Guns, rights and exegesis

Photo by Specna Arms on

Sadly, there has been another horrific shooting at a US school. Far too frequently we hear of such terrible and tragic events in the United States and this prompts debate about gun controls.  One of the arguments frequently made for not bringing in tighter controls is that Americans have a constitutional right to bear arms.  It’s worth stating what the constitution says, noting that it’s an amendment and so can be changed again, it’s not really an inalienable right at all.  Anyway, here goes:

“A well regulated Militia being necessary to the security of a free State, the right of the people to keep and bear Arms, shall not be infringed.”

First of all, note that there is a logical requirement for us to do some interpretative work.  The amendment was rooted itself in the 1689 Bill of Rights.  It dates from a time when the kind of weaponry available today was not envisaged.  Keeping a sword or a musket is not comparable for example to having access to tactical nuclear weapons.  We assume that the right is constrained by context and common sense.

Secondly, observe that the right is not a good in itself and nor is it about the ability of individualsto defend themselves.  There is a purpose to the right.  The drafters recognised the need for an effective militia at the time in order to maintain the security of each state. There is also a requirement for said militias to be “well regulated”.  In other words, by clear implication, a person should only be keeping weapons if they are part of the militia and should only actively bear and use them when on militia duties where use would be clearly regulated and controlled.

Now, what does this have to do with us here?  You see, whilst I don’t think we can be completely disinterested by-standers, I doubt that there are many US citizens who are too bothered by my views on their constitution. However, there are, I believe some important lessons to learn in our context.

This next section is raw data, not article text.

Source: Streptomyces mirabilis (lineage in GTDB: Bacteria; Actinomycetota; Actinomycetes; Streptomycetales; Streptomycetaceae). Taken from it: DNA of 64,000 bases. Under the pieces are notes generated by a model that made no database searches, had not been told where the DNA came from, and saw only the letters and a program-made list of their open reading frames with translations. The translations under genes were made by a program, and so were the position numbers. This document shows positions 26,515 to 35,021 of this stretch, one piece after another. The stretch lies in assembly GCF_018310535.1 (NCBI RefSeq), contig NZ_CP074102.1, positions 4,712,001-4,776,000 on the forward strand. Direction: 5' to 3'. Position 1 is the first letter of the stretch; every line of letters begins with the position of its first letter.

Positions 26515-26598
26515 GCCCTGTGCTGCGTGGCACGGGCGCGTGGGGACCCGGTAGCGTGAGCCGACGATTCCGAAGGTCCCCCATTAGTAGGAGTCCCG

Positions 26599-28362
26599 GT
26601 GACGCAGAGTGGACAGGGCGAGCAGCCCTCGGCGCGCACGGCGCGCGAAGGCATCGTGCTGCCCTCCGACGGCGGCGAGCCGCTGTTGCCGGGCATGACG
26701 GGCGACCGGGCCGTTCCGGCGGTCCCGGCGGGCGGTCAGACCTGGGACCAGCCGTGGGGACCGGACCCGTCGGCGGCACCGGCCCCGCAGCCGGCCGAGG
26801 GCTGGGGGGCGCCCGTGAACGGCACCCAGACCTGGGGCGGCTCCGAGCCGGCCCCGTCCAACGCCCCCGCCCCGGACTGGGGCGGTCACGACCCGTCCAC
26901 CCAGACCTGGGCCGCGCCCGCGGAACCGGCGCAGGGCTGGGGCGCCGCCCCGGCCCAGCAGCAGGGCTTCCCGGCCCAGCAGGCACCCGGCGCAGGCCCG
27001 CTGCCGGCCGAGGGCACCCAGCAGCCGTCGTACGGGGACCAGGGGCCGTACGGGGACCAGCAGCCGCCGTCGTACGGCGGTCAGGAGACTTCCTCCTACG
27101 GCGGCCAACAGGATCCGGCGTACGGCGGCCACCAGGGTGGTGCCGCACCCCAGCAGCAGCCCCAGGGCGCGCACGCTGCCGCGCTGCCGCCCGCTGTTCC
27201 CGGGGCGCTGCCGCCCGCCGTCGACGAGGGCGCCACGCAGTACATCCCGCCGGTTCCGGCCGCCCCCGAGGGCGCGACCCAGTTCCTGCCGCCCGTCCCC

First of all, much of the handling of the US Constitution that we see in this debate exemplifies the kind of eisegesis and poor exegesis that we do well to avoid when preaching. A good preacher handles God’s word well, paying close attention to context and what the text actually says. 

Secondly, whilst the UK and other countries aren’t really affected by the specific example of the 2nd Amendment it is fair to say that we live in a world where the focus is heavily on rights and entitlements.  This kind of thinking seeps into the church too.  So, it is worth observing that traditionally, rights were established not merely for individual benefit and pleasure but for the good of wider society. They served a purpose. 

As Christians we, all the more, are called to think less about individual rights benefiting us personally and more about how the things we are given are given to us (including rights, abilities etc) for God’s glory and the benefit of others.

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